Welcome to the CoursePlus Web site for TOXICOLOGY: THE MOLECULAR BASIS (187.632.01), a course offered by the Department of Environmental Health Sciences at the Johns Hopkins Bloomberg School of Public Health.
Reviews the mechanisms of environmental toxicology at the molecular and genetic levels through faculty lectures and discussion of scientific papers. Topics include cell signaling pathways involved in protection from environmental insults, including the stress responses to heat shock, oxidative damage and exposure to toxic metals and xenobiotics. Addresses the impact of environmental agents on cell growth, cell death and the multi-stages of carcinogenesis. Presents most recent technological advances in the molecular and genetic tools available to study problems of environmental toxicology, which includes bioinformatics, genomic arrays and transgenic animals.
After successfully completing this course, you will be able to do the following: * Analyze and understand the literature regarding a wide array of topics relevant to molecular toxicology, including the molecular response to environmental stress and pathways of carcinogenesis and DNA repair. * Describe various gene-environment interactions that lead to either cell adaptation, cell death or disease in response to toxins in the environment. * Understand the application of various state-of-the-art techniques for molecular analyses, including proteomics, genomics, bioremediation, surface plasma resonance, transgenic animals for research and polymorphism monitoring.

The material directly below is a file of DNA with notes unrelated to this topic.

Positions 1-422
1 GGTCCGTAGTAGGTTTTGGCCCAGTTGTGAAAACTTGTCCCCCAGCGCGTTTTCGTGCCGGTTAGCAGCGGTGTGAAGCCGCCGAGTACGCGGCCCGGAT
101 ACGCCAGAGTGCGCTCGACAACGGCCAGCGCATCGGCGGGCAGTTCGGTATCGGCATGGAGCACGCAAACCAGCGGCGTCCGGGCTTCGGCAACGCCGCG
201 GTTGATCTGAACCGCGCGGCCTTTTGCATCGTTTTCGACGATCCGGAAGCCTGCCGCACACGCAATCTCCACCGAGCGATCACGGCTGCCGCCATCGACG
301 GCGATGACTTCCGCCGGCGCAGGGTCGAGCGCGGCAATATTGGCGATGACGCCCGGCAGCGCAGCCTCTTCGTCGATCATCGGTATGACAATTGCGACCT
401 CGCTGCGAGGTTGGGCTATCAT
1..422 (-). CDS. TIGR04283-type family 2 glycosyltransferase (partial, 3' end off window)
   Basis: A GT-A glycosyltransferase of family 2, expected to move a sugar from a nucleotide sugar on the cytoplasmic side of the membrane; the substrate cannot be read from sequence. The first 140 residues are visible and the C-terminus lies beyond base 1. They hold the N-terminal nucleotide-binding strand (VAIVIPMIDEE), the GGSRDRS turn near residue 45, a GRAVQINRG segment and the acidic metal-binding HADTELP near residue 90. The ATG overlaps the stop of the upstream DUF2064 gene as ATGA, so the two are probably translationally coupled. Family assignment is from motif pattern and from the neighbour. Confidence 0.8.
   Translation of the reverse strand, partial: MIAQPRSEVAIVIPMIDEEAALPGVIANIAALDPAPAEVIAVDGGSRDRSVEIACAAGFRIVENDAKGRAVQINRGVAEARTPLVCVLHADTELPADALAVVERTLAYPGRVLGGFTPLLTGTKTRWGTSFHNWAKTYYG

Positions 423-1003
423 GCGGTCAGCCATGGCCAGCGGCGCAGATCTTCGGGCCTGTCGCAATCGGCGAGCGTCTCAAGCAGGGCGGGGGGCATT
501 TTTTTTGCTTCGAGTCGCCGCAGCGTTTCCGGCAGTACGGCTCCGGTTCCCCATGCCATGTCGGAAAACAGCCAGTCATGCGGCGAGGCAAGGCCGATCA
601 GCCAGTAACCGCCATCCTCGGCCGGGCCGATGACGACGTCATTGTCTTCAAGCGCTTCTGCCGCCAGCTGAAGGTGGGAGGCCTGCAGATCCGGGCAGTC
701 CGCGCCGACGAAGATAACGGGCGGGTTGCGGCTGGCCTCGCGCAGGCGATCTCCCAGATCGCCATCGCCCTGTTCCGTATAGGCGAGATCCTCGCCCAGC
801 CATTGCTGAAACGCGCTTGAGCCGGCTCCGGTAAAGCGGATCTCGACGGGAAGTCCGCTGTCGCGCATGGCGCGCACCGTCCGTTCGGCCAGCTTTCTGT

Mon Wed Fri 10:30 AM to 11:50 AM
187.610 and a basic course in molecular biology or consent of instructor.
students interested in toxicology at the molecular and genetic levels
Grading Policy: Student evaluation based on class participation and a final exam.
Grading Restrictions: Letter grade